Corn on the cob is a quintessential cookout companion. Stovetop, oven-roasted, open fire or grilled, this hand-held staple will be part of many an upcoming Labor Day celebration. (The best corn on the cob I’ve ever had came from the Hitching Lot Farmers’ Market, shucked, clean and ready for the pot. It was pretty divine as corn goes, an elevation from the frozen grocery version. A visit to your area farmers’ market should yield some fresh ears.)
We can always fall back on classic stovetop prep, of course, but there are so many easy reinventions to take your Labor Day (or any day) side to another level, especially during grill season.
Hot off the grill
Before getting into tasty toppings, we start with a review of basic grill cooking, courtesy of Bobby Flay at foodnetwork.com. After heating the grill to medium, pull the outer husks down the ear to the base. Strip away all silk from each ear of corn by hand. Fold the husks back into place, and put the ears of corn in a large bowl of cold water with 1 tablespoon of salt for 10 minutes. This provides extra moisture for cooking.
Remove the ears from the water and shake off excess. Place the corn on the grill, close the cover and grill for 15 to 20 minutes, turning every five minutes, or until the kernels are tender when pierced with a paring knife. (One or two practice runs will tell you whether you need to tweak the cook time for your grill.) Remove the husks, add butter and chow down.
All well and good, of course, but here are four more versions from Food Network that could make your corn the talk of the table:
n Brush cooked corn with rendered bacon fat, then coat the cobs in diced bacon, panko and fresh chopped basil.
n A sweet and spicy version: Coat grilled corn in a chipotle-honey butter, made by combining softened butter with honey and chipotle puree.
n An oriental twist: Thoroughly combine soft butter and miso paste. Brush the mixture on the grilled corn and sprinkle with nori and togarahi, a common Japanese spice mixture containing red chili pepper, roasted orange peel and ground ginger.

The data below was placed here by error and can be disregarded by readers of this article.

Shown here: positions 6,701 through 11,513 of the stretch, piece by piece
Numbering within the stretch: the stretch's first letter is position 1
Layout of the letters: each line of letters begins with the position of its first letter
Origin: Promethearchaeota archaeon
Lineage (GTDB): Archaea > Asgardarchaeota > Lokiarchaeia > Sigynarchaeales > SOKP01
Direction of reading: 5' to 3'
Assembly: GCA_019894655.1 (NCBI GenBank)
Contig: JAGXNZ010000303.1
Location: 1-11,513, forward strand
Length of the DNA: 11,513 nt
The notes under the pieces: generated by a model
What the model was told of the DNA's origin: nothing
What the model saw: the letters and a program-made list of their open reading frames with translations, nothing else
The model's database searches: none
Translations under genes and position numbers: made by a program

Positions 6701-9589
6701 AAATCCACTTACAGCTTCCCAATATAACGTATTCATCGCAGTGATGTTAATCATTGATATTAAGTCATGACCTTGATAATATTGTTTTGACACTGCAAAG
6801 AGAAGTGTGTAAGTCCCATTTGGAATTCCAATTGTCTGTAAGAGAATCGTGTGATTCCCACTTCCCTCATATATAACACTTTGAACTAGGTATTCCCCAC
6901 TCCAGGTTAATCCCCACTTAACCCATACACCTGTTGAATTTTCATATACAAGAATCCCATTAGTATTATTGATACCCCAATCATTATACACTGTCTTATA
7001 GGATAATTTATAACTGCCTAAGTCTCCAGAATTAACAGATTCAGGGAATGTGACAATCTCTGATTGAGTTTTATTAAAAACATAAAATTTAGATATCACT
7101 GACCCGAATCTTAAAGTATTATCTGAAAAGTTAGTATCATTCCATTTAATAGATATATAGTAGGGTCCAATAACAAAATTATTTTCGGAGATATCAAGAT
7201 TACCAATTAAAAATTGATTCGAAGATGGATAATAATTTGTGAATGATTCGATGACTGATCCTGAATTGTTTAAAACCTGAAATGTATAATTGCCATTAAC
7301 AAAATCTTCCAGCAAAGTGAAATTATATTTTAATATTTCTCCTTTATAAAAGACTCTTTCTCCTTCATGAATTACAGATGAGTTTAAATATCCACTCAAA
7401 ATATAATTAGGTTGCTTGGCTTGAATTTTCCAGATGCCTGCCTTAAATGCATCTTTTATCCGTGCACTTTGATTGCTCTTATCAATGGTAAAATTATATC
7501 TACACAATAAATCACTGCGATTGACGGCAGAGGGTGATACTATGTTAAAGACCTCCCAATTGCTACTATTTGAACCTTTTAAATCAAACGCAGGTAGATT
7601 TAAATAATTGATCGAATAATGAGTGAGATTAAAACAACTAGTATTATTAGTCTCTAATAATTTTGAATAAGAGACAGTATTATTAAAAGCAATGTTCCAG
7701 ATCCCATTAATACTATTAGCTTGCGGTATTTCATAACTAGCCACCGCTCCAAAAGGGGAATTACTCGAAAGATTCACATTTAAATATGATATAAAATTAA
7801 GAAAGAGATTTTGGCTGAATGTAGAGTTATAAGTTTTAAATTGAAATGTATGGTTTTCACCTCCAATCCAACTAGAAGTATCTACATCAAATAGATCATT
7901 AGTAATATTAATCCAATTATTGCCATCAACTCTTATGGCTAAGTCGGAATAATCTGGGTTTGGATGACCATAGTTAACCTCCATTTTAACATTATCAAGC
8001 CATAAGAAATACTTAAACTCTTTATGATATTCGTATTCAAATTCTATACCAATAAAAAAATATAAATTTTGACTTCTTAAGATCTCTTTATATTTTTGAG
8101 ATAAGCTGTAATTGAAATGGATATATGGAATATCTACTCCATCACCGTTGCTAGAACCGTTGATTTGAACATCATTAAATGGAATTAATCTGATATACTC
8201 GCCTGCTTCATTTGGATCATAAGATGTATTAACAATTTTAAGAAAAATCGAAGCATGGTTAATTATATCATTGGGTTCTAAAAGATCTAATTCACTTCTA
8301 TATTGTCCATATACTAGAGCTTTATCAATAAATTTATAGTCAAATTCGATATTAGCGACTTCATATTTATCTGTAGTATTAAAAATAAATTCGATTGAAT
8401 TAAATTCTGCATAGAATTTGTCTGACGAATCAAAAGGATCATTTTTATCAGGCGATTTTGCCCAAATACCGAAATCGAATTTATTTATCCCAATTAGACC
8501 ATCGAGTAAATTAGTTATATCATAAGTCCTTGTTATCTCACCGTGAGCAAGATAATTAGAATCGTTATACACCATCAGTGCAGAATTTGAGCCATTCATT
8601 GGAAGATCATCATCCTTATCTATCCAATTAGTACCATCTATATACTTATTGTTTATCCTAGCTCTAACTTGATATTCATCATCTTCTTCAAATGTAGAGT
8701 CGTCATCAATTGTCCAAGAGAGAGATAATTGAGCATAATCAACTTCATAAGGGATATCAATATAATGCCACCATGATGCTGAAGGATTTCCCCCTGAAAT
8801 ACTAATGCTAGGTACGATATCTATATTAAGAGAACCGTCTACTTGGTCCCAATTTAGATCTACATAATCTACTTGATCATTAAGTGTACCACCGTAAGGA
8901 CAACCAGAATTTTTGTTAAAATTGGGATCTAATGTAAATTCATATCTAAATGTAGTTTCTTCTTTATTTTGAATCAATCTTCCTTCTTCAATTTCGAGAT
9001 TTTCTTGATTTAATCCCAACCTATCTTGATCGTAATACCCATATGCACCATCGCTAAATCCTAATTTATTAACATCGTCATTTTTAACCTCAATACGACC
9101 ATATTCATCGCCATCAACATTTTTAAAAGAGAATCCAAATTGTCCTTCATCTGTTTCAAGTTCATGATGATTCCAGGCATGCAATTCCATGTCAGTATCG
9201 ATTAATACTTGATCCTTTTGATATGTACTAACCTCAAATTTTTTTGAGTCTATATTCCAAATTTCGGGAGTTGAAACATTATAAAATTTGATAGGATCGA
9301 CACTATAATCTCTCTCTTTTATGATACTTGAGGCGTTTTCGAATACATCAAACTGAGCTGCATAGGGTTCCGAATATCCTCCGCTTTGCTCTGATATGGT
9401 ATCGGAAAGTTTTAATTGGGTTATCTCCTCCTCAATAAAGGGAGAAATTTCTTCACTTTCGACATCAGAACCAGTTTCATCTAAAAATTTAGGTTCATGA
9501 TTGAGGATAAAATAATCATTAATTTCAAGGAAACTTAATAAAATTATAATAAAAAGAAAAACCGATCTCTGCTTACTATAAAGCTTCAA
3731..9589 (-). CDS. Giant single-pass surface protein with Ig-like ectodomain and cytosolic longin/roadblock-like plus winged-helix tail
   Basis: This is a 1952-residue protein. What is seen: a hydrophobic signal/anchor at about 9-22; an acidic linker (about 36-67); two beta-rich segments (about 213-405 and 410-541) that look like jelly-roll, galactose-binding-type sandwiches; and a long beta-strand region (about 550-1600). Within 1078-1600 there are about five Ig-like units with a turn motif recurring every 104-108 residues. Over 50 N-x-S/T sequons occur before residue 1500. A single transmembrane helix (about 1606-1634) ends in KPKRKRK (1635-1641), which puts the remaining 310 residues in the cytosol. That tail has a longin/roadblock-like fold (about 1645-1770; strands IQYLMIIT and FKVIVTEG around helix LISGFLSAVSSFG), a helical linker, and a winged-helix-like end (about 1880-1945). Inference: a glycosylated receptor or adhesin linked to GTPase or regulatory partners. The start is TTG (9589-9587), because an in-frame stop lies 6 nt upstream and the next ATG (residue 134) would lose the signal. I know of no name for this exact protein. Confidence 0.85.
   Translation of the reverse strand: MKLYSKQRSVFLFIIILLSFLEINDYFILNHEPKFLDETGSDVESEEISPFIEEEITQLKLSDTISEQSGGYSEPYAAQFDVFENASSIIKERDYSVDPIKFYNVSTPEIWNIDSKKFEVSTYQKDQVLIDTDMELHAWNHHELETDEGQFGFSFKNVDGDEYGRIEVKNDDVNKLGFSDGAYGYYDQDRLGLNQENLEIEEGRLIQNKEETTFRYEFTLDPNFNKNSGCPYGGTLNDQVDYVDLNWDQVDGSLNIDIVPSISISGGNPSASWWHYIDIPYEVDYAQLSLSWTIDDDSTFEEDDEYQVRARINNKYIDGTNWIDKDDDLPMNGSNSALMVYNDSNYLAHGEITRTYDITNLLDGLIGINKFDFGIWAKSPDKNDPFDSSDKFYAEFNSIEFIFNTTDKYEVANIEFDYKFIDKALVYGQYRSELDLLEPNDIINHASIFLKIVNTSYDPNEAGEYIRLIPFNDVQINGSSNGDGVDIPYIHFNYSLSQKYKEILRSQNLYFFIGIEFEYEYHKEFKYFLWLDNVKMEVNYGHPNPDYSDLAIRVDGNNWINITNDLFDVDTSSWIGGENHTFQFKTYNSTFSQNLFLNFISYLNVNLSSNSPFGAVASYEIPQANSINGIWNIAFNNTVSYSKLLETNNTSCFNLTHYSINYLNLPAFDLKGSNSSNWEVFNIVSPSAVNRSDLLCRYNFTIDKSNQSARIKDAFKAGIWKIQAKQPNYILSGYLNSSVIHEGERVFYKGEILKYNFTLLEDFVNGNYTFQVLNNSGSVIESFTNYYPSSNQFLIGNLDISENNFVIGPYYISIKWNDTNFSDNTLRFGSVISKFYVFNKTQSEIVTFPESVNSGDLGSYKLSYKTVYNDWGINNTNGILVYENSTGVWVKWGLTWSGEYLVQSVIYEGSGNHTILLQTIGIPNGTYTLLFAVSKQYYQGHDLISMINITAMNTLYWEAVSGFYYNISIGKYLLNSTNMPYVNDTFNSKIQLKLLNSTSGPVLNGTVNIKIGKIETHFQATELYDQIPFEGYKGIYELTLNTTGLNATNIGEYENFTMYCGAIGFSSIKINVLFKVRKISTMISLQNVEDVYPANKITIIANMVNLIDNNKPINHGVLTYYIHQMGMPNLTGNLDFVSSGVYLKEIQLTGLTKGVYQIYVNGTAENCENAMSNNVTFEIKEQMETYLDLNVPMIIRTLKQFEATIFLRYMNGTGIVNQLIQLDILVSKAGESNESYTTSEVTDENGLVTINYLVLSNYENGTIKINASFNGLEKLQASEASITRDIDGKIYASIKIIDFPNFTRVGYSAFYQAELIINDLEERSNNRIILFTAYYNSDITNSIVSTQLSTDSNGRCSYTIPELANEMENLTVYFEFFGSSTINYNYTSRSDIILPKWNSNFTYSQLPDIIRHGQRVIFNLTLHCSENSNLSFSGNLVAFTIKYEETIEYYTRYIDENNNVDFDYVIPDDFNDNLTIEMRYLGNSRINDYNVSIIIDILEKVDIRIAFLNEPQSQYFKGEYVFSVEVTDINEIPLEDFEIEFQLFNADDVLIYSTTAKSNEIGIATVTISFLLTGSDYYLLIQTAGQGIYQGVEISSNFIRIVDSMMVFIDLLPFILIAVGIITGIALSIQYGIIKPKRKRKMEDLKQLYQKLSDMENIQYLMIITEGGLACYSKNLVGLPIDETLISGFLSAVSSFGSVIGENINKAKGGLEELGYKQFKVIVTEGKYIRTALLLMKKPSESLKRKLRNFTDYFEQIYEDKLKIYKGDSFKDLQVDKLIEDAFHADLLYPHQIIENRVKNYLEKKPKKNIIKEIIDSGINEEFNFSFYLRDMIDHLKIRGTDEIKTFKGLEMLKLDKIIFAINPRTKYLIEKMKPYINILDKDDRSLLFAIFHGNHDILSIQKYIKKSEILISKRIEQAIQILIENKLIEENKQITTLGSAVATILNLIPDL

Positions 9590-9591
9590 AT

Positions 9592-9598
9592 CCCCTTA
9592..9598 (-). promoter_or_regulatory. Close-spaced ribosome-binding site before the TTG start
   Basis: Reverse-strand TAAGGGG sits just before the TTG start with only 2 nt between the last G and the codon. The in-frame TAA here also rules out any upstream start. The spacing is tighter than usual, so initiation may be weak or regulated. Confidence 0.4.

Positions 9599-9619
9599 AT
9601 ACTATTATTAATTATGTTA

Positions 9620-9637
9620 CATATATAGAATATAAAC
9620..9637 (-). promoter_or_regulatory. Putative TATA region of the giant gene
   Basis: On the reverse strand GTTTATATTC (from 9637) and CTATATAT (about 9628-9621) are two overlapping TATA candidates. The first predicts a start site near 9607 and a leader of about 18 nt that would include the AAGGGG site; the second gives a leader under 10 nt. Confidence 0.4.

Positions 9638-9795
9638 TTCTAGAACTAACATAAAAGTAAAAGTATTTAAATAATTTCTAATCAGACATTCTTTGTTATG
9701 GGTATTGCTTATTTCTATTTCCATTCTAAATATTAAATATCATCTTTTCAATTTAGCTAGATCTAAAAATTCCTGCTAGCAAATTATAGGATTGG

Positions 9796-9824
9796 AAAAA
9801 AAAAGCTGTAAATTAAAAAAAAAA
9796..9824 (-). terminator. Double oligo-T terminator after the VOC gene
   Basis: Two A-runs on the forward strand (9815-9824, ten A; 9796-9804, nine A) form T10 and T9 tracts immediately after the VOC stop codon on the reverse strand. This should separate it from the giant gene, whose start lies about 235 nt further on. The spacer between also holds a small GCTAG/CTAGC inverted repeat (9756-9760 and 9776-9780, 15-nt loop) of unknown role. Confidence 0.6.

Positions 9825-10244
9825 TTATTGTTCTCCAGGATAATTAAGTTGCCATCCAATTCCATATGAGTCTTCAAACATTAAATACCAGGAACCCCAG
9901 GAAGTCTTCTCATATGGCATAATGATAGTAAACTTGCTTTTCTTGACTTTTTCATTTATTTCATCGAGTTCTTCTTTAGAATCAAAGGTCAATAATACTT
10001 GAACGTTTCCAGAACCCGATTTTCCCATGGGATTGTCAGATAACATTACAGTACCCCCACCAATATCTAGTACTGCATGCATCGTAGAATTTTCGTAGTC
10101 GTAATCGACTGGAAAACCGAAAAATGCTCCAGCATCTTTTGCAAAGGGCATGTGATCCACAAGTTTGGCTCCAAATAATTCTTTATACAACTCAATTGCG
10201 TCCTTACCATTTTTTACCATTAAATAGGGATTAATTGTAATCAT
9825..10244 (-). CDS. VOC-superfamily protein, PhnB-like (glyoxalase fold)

n Brush grilled corn with mayonnaise before adding a sprinkle of cayenne and crumbled Cotija cheese, a hard cheese that originated in Mexico.
If grilling isn’t an option and you still want a distinctive taste, try oven-roasted corn. Preheat the oven to 450 F. Remove husks and silks from each ear. Butter the ears and wrap each one in foil. Place them on a cookie sheet and roast 20 to 25 minutes.
Jazz up stovetop, too
Determined to boil? Give stovetop corn on the cob a leg up. Fill a large pot about three-quarters full of water and bring to a boil. Stir in 2 tablespoons of white sugar and 1 tablespoon of lemon juice, dissolving the sugar. Gently place six ears of corn into the boiling water, cover the pot, turn off the heat and let the corn cook in the hot water until tender, about 10 minutes. Allrecipes.com says this can produce some of the sweetest, tastiest corn.
Imaginative variations of corn on the cob can make your Labor Day more delicious. Give one a try. And remember, wherever you live in the Golden Triangle, there’s a farmers’ market near you.
JALAPENO-LIME CORN ON THE COB
Prep time: 10 minutes
Cook time: 15 minutes
1 stick butter
1 lime, juiced and zested
1 small jalapeno, seeded
1 clove garlic
1 teaspoon sweet paprika
6 ears corn on the cob, husked
1 slice bread, of any kind
(Source: Rachel Ray)
BARBECUE BUTTER FOR CORN ON THE COB
Makes butter for 8 ears
2 tablespoons canola oil
1/2 small red onion, chopped
2 cloves garlic, chopped
2 teaspoons Spanish paprika
1/2 teaspoon cayenne powder
1 teaspoon toasted cumin seeds
1 tablespoon ancho chili powder
1/2 cup water
1 1/2 sticks unsalted butter, slightly softened
1 teaspoon Worcestershire sauce
Salt and freshly ground black pepper
(Source: Bobby Flay; foodnetwork.com)
Jan Swoope is the Lifestyles Editor for The Commercial Dispatch.
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